Financing New Ventures
The course focuses on financial issues affecting an entrepreneur. The course emphasizes, identifies and follows the wealth creation cycle. The wealth creation cycle begins with an idea for a good, product or service, progresses to an initial company startup, passes through successive stages of growth, considers alternative approaches to resource financing, and ends with harvesting the wealth created through an initial public offering, merger or sale. Identification and valuation of business opportunities, how and from whom entrepreneurs raise funds, how financial contracts are structured to both manage risk and align incentives, and alternative approaches by which entrepreneurs identify exit strategies are reviewed. (This class is restricted to undergraduate students with at least 3rd year standing.) Lecture 3 (Fall, Spring).
Franchising in the Service Sector
Lodging Operations Analytics and Management
This class includes an overview of hotel management from its opening to continuing operations. It focuses on the integrated functions of the front office, housekeeping, engineering, security, food & beverage, human resources, and accounting, as well as considering their roles individually. Students will apply revenue management principles (e.g., capacity management, duration control, demand and revenue forecasting), costing (e.g., budgeting, marginal costing, standard costing and variance analysis, labor accounting, balanced scorecard) and interpret hospitality financial statements (uniform system of accounts for lodging and restaurants) to understand and manage organizational performance. The course addresses foundational metrics and definitions used by the hotel industry and provides an opportunity to complete a certification exam (CHIA: Certification in Hotel Industry Analytics) by STR through the American Hotel and Lodging Educational Institute. Lecture 3 (Spring).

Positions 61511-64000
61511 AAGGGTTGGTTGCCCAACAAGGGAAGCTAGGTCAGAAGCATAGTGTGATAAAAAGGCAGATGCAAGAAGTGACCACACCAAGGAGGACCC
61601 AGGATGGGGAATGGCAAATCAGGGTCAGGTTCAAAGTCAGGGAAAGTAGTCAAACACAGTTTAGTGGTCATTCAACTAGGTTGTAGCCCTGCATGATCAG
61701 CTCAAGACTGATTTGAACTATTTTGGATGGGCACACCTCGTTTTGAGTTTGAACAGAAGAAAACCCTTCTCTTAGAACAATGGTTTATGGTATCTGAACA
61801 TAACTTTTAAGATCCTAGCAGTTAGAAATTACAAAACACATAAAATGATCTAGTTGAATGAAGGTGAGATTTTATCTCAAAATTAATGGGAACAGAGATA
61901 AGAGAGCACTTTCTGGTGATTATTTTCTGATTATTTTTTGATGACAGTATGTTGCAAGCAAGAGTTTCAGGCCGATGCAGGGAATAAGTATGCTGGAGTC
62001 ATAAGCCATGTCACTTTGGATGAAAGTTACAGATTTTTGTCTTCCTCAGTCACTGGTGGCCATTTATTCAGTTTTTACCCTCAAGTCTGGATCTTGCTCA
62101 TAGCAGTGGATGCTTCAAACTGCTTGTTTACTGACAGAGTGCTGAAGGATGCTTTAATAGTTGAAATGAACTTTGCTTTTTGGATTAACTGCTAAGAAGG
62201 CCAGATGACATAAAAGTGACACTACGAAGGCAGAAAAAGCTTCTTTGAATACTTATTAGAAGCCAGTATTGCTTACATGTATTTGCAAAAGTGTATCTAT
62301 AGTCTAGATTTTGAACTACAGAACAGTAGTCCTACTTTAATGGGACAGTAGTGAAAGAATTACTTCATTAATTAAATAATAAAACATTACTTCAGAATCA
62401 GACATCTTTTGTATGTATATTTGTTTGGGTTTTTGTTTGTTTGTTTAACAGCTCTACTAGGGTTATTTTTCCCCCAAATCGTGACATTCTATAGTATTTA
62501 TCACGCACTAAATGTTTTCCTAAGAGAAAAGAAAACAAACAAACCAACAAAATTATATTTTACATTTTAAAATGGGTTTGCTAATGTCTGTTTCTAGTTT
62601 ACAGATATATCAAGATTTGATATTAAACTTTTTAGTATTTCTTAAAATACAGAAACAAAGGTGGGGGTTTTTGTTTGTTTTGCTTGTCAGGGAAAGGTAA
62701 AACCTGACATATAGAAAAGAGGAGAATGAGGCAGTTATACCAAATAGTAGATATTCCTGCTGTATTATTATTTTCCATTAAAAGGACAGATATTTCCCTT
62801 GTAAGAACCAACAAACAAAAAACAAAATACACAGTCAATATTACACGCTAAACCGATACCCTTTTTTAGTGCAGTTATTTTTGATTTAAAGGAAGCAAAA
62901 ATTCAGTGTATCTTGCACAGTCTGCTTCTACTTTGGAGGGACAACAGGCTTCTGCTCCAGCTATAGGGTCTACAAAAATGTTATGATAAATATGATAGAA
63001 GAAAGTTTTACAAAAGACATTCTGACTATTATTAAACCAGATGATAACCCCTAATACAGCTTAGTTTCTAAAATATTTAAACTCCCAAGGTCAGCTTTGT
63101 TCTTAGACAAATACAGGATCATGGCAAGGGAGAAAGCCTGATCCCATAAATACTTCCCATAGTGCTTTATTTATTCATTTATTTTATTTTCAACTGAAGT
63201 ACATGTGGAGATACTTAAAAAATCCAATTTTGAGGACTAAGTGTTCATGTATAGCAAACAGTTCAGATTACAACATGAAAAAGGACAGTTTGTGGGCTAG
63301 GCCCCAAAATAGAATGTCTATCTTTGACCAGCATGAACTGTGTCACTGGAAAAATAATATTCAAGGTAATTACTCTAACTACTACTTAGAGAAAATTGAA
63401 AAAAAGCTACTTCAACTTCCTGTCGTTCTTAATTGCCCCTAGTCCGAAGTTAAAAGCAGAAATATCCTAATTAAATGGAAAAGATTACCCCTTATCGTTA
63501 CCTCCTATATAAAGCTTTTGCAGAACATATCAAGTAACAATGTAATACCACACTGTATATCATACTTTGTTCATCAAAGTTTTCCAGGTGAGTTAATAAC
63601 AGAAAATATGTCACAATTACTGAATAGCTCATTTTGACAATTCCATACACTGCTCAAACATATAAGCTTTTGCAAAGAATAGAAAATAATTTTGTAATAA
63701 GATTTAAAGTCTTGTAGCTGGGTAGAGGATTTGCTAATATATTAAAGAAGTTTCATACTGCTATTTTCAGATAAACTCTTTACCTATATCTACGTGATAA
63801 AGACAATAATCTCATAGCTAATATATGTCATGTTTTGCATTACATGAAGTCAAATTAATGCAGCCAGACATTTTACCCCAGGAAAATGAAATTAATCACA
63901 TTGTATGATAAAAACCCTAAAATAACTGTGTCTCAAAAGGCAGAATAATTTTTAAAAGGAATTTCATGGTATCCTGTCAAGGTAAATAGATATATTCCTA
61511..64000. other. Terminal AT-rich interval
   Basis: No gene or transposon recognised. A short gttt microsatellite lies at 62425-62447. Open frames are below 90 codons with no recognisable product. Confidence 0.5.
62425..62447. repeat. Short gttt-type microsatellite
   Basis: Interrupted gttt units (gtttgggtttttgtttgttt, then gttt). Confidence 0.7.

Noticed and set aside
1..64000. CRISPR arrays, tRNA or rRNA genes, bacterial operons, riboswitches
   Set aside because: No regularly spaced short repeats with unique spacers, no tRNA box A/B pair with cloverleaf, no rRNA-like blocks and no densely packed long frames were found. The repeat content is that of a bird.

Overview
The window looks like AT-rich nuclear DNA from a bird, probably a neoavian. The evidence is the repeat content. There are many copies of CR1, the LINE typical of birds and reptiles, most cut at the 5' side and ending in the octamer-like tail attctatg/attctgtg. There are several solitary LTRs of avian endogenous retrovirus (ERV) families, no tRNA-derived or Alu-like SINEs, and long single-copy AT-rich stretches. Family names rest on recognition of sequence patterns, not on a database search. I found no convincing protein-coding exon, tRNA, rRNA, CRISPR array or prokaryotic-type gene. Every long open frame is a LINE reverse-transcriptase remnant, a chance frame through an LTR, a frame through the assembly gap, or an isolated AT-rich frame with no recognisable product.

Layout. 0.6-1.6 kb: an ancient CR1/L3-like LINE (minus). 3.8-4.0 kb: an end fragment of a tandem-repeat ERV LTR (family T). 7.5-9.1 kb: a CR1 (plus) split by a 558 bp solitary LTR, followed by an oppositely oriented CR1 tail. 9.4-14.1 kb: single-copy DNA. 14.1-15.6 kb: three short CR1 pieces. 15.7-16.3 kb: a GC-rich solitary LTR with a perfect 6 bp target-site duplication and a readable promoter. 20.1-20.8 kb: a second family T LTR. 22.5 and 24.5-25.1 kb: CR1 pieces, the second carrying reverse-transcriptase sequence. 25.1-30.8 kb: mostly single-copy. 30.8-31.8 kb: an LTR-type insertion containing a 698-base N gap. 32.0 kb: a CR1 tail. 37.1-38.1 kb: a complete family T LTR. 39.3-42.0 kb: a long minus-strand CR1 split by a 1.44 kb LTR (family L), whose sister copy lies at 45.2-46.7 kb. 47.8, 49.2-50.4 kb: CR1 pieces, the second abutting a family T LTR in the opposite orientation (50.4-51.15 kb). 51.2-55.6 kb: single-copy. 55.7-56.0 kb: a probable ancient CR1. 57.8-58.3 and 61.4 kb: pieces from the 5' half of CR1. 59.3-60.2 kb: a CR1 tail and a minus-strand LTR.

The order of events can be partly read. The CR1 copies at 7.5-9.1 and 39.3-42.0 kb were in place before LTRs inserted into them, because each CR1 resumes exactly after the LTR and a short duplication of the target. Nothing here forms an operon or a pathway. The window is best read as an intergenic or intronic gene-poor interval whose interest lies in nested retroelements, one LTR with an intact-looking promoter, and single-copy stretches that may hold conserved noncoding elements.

Project Management Elective
Choose one of the following:
Construction Project Management
An introduction to construction management. Project administrative roles and relationships among the various project team participants are explored. Topics include specifics of construction project start-up including procurement, project buyout, and job site layout and control. Subcontracts and relationship with subcontractors are explored. Construction related documentation including contract documents, submittals, information requests, change orders, progress payments, bonds, insurances, and project closeout is discussed. Safety, quality, and project closeout are also covered. Lecture 3 (Spring).
A study of the concepts and applications of project management. This course covers the organization and management of projects, including the role and responsibilities of the project manager, team responsibilities, tools and techniques for project planning, budgeting, and control, work breakdown, risk assessment, and project termination. The learning environment will include lectures and discussion, group exercises, case studies, and examinations. (This class is restricted to undergraduate students with at least 3rd year standing.) Lecture 3 .